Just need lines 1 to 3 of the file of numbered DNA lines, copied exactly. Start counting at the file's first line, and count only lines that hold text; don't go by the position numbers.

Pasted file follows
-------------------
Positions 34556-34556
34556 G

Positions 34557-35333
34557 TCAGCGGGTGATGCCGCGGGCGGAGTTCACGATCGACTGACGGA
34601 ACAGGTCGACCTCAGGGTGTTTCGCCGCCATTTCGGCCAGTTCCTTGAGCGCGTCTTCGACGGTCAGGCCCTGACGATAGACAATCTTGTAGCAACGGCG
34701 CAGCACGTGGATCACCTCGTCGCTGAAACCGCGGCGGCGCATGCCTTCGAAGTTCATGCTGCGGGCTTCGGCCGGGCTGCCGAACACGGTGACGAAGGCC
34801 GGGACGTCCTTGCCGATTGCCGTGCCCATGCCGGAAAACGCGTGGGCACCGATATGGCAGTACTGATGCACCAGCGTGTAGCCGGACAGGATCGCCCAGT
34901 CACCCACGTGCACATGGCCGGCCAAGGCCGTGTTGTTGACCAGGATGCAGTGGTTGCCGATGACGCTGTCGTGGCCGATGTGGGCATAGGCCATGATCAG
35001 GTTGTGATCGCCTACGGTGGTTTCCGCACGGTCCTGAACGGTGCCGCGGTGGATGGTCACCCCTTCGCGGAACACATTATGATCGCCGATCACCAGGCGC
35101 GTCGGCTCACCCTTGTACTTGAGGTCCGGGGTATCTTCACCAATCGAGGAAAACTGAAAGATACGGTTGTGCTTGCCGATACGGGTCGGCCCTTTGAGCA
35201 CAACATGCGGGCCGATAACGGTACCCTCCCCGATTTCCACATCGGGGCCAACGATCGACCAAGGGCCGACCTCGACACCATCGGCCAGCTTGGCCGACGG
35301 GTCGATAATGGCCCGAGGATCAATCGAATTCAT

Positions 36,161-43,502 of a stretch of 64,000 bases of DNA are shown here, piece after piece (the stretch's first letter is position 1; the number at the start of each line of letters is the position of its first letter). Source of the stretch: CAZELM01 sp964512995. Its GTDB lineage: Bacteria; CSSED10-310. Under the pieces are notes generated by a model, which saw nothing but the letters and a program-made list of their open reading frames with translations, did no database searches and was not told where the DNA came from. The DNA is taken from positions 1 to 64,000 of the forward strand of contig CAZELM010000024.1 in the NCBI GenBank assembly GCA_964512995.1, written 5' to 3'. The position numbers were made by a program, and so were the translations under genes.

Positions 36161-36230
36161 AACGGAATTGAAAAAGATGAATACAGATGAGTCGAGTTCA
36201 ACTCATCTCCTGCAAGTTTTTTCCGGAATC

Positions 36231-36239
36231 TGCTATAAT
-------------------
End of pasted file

Positions 34556-34556
34556 G

Positions 34557-35333